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Star Wars E7: The Force Awakens- NOW WITH POLL

How do you Rank EP 7 out of a Possible 10  

36 members have voted

  1. 1. Rank from 1-10

    • 10- OMG! Best Star Wars Ever!
    • 9- AWSOME, I want me a Kylo Ren Lightsaber!
    • 8- YES! Right up there with the OT
    • 7- I might even take my wife next weekend
    • 6- Strong enough to pull the ears off a Gundark
    • 5- Pretty good popcorn flick
    • 4- Meh, it was ok.
    • 3-2-1- Do not like.

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The Vader we "know" was a calm cool intelligently evil manipulative monster. The Vader we were shown in the prequels was an immature little brat. Where they failed is there needs to be a movie between episode 3 and 4 to show Vader taking control of the galaxy and losing his humanity entirely.

The Vader in RotJ was this same brat.


We need to talk about this scene. This scene is an atrocity. It is as bad as nearly anything in the prequels, and—because it is part of the original trilogy, and thus can’t be ignored as easily as, say, the disastrous talk about midichlorians in The Phantom Menace—far more ruinous.

To illustrate why, let’s talk about a different sequence first. This one:

This is Luke and Vader’s confrontation in The Empire Strikes Back (edited by a YouTuber to remove the bits of Leia and Lando’s B-story sprinkled in there). By the end of it, Vader is so terrifying, so huge and cruel and relentless, that he’s hard even to look at; you’re afraid he’ll catch you peeking at him and [censored] your [censored] up through the screen. Take a moment to consider what Vader does in this sequence.

After wearing Luke out with furious lightsaber skills from one end of Cloud City to the other; after bashing him to a pulp with flying space toasters; after blasting Luke out of a window and chasing him out to the end of a lonely windblown plank far from everyone who has ever known or cared about him, he lops the little pissant’s entire hand right the [censored] off and then, then, only then, figures the time is right to go, Oh and also, I [censored] your mom.

It’s the rawest own in cinema history. The crucial line—“No. I am your father.”—lands like an atomic bomb precisely because the dude saying it just spent the previous movie-and-three-quarters making you wet your pants, and is saying it to the young cock whose hand he’d just hacked off like it was nothing. That was his own son he did that to! Just now! Luke’s reaction, horror and revulsion and shame so great he literally chucks himself into a bottomless pit over it, feels downright understated. Darth Vader, at that moment, is as stark and evil a villain as any movie has ever had.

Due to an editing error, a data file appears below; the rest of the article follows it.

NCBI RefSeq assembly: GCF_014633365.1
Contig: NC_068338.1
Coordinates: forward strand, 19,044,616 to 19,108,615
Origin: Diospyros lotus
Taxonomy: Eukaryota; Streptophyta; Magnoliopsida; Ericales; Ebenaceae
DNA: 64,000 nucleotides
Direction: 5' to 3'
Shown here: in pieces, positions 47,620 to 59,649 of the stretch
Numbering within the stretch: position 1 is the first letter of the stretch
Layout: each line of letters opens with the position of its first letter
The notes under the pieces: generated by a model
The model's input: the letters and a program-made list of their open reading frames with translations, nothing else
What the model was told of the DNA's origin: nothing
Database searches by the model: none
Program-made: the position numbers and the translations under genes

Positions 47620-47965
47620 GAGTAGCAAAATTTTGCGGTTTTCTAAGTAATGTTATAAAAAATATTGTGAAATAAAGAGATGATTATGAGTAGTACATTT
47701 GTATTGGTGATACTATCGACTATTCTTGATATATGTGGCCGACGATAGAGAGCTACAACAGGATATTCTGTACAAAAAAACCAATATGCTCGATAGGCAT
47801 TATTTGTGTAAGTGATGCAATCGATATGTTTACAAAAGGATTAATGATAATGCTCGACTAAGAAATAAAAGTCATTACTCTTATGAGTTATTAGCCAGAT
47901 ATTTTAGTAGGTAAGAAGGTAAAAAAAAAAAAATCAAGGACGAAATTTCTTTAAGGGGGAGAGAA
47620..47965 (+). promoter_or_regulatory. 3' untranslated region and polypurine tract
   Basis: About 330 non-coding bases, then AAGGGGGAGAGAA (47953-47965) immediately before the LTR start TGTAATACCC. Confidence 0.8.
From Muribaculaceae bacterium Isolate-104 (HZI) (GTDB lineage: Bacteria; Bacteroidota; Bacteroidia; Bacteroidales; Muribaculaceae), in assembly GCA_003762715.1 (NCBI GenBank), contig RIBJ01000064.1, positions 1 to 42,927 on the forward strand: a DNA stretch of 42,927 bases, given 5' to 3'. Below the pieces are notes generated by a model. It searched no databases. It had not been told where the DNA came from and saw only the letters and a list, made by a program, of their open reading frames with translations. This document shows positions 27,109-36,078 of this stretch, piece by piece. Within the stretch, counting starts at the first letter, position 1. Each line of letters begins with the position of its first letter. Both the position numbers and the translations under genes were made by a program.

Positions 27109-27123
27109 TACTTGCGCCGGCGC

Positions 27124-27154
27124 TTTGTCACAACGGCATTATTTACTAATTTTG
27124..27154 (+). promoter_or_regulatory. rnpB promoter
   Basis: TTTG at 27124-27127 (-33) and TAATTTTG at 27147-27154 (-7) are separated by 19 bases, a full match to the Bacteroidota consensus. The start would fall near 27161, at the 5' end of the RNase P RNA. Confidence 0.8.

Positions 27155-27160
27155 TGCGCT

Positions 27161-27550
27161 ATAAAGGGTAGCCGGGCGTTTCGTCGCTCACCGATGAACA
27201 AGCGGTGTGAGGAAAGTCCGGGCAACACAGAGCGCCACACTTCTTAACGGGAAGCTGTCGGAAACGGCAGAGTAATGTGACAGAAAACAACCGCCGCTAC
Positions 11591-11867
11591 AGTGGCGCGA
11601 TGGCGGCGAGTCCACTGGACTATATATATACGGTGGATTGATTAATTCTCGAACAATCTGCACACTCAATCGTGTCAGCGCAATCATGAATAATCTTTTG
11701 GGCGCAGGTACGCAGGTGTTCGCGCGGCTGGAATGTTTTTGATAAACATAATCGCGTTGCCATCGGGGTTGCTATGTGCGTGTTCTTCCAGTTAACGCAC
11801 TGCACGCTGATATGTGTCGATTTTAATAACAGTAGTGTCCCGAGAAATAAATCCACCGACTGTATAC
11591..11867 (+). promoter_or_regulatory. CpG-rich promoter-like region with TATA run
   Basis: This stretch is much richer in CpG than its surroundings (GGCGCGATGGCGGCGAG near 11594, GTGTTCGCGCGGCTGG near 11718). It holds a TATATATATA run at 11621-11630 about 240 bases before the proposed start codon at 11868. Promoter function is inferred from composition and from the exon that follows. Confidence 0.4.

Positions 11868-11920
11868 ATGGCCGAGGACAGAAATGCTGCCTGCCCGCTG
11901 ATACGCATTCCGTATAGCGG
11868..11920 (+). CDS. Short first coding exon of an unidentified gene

With that in mind, let’s return to the scene from Return of the Jedi, in which a completely unafraid Luke Skywalker kicks skin-crawling televangelist game—I feel the conflict within you! Let go of your hate! Don’t you have somethin’ you wanna say to Jesus? Somethin’ you wanna ask Him for?—at the giant evil cyborg who chopped his hand off the last time they were in each others’ presence. Who is this soggy piece of [censored] wearing Darth fracking Vader’s clothes? Who is this whiny, slumping sad-sack, mewling about how he must obey his master?


Oh. Right.

This is neither the absolute cruelty nor the equally frightening true-believer zeal of the Darth Vader we knew. This is the angsty, vapid, self-pitying emo [censored]-for-brains we’d later come to know in the prequels—the pathetic, un-frightening goomba henchman who for all intents and purposes gets pranked into becoming a villain in the first place. This is not the bad mother[censored] who gleefully slices his own kid’s extremities off and then owns him all the way to attempted suicide; whose flair for cruel showmanship led to the memorable scene of him having Han and Leia delivered to him at a dinner table. This is a defeated, excuse-making heap of garbage.


This is Darth Vader. Does he seem all that sad about being Darth Vader to you? No. No he does not.

I’d want Luke to give this cybernetic Robert Smith a wedgie, but where the hell is Luke? Gone is the sweaty, athletic, ballsy young insurgent of Empire, replaced by this neutered bag of crap. The hammy, cackling Emperor is the only mother[censored] in this Force-sensitive triad who has any spunk, any zest for life. I wish he’d Force-lightninged both of these impostors to hell.

This one scene completely ruins the climactic clash between Luke, Vader, and the Emperor—what’s supposed to be the crux and emotional peak of the entire epic trilogy. Vader, one of the great terrors in film history, isn’t frightening anymore; he’s already all but explicitly told us he doesn’t like his job and doesn’t want to do it. He’s just a big weak-willed bodyguard acting out of a sense of duty. My God, he’s already Hayden Christensen’s Vader.


When Luke is hiding under the stairs and Vader’s [censored]-talking about the totality of Obi-Wan’s failure and how he’s gonna turn Leia to the Dark Side, it plays like he’s talking more to the Emperor than to Luke, trying to impress his boss. See, boss? I’m evil as hell! Ain’t I evil, boss? Huh? Ain’t I? This sorry loser is no threat to Leia or to anybody else; he’d have to pause Beaches long enough to shave his helmet-stubble and scrounge up a clean cape first, and we all know he’s not up to it.

Remember at the end of Revenge of the Sith, when Anakin has gone over to the Dark Side and done all types of evil [censored], and he and Obi-Wan are battling above the lava, and a desperate Obi-Wan, hearing his beloved best friend raving like a lunatic, yells, “Anakin, Chancellor Palpatine is evil!” Remember Anakin’s response—the actual thing he says in reply, out loud, this unstoppable malevolent force who earlier that same day slaughtered a building full of young children one by one with a laser-sword—is, “From my point of view the Jedi are evil!”